Parliamentary panel endorses Bank and Financial Institutions Bill

Kathmandu, May 25

The parliamentary panel has endorsed Bank and Financial Institutions Bill removing provision of draft Bill to bar a person to be a chairman of banks and financial institutions for more than two terms and has also increased the term of board of directors and managing director to five years from existing provision of four years. However, it has barred directors from taking top position in management except for Class ‘D’ financial institutions.

Based on the report prepared by the seven-member subcommittee led by parliamentarian Deepak Prasad Kuikel, the Finance Committee meeting today endorsed the Bill and is preparing to forward it to Parliament tomorrow with some amendments in the draft Bill. The Bill needs to be endorsed by a full-house before it can be made into law.

The new Bill that was endorsed by the House panel has allowed only one term for independent board of director and has barred people, who have assumed positions in specified constitutional bodies.

The Bill proposed by the Finance Committee has also reduced the lock-in period to convert promoter shares into ordinary shares. Banks and financial institutions (BFIs) that have completed seven years of operation will soon be able to convert all promoter shares into ordinary shares as per the Bill. Earlier, the draft Bill had proposed a timeline of 10 years to convert promoter shares into ordinary shares.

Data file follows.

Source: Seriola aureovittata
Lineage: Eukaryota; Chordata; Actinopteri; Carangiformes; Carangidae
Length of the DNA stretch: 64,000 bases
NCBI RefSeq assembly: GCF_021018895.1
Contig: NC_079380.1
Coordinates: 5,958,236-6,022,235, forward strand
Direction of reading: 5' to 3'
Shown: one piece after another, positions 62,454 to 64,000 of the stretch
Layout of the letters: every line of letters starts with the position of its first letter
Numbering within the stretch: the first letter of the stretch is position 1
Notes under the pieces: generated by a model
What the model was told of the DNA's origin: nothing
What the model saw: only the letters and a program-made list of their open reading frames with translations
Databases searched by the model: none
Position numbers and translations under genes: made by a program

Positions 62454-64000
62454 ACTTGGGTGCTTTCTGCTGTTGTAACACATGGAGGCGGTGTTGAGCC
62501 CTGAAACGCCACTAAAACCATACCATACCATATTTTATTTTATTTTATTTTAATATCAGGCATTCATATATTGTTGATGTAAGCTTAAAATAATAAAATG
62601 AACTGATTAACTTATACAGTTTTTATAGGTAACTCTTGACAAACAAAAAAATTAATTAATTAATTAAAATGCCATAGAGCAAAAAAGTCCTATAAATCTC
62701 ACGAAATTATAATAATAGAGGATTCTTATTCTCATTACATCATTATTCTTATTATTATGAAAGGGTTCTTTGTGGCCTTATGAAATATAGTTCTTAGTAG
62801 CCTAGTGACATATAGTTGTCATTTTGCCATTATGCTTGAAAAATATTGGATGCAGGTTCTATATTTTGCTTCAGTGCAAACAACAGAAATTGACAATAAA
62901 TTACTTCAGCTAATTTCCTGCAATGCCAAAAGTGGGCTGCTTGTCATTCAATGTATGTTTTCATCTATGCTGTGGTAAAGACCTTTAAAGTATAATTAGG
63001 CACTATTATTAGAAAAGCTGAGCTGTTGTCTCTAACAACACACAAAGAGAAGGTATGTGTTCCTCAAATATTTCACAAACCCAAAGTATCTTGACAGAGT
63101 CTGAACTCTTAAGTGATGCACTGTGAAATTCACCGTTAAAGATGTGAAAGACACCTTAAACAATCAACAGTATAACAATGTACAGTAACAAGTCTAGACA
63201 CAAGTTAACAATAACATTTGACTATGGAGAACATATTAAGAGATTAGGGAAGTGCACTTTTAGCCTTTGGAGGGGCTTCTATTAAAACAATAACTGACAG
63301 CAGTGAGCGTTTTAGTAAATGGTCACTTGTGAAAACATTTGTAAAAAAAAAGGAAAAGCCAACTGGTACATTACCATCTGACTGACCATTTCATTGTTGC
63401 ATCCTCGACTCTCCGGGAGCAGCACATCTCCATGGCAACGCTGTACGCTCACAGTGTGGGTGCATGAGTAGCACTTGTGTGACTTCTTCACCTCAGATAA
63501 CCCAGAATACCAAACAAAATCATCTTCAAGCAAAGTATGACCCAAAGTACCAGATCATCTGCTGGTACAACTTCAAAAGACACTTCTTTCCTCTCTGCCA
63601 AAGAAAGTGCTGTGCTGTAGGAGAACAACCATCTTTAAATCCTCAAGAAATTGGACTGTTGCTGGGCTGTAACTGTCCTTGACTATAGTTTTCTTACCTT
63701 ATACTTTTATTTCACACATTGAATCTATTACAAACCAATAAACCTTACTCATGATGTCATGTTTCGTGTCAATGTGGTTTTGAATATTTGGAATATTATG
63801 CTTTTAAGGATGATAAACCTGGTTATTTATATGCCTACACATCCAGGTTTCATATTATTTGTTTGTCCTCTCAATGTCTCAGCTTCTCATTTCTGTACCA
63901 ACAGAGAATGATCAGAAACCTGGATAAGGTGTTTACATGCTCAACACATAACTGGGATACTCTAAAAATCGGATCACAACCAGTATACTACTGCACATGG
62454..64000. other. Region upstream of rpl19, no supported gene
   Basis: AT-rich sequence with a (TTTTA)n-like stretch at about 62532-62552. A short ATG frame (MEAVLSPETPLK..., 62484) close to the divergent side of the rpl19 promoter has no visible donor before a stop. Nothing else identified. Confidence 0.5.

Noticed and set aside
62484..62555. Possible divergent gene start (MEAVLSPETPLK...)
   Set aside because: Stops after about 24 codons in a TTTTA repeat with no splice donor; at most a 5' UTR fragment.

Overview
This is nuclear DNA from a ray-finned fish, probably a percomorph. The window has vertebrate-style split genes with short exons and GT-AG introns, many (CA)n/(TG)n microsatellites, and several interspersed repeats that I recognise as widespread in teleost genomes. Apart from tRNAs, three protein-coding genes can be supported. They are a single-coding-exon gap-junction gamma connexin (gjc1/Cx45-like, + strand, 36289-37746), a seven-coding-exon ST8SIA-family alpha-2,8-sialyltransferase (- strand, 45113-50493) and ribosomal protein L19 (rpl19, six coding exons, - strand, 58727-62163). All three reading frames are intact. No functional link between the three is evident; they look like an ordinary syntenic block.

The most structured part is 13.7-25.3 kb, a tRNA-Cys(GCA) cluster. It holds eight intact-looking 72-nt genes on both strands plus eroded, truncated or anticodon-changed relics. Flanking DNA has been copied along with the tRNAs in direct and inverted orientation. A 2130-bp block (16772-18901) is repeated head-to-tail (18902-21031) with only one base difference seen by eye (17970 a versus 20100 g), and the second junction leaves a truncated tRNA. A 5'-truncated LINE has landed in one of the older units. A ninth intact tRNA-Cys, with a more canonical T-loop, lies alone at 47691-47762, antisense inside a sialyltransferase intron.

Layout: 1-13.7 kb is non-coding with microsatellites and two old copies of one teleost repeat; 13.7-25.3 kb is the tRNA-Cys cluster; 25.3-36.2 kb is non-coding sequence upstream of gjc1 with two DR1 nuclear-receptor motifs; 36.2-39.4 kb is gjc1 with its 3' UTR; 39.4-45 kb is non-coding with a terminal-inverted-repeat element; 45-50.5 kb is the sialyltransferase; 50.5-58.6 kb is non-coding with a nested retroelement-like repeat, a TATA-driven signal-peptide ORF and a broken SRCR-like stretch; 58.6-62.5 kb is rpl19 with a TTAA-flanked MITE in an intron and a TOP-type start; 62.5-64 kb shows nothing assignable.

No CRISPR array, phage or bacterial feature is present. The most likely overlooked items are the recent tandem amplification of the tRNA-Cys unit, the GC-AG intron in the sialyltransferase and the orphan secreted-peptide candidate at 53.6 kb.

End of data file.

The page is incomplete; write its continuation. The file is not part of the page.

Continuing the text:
As per the Bill, all the promoter shares can be offloaded and converted into ordinary shares only if the move does not affect the capital market, the banking sector and the entire financial sector. But Nepal Rastra Bank (NRB)’s prior approval is required to convert promoter shares into ordinary shares.

Currently, NRB has made it mandatory for promoters of BFIs to hold at least 51 per cent of the shares. Another 30 per cent of the equities must be converted into ordinary shares, and there is an option to convert additional 19 per cent of promoter shares into ordinary shares.

The new provision means BFIs that have completed seven years of operation may conduct business without roping in promoters. Similarly, the House panel has also proposed to raise tenure of CEO of BFIs to five years and let the chief executive serve the same institution for at least two terms. Earlier, the Bill had limited CEO’s tenure to four years.

But the subcommittee has proposed to bar officials of the banking sector regulatory body, who have not completed two years of retirement, from assuming the post of CEO at BFIs.

Also, the subcommittee has recommended that the Bill include a provision to enable BFIs to sell shares that have remained undersubscribed during initial public offerings to any firm or organisation.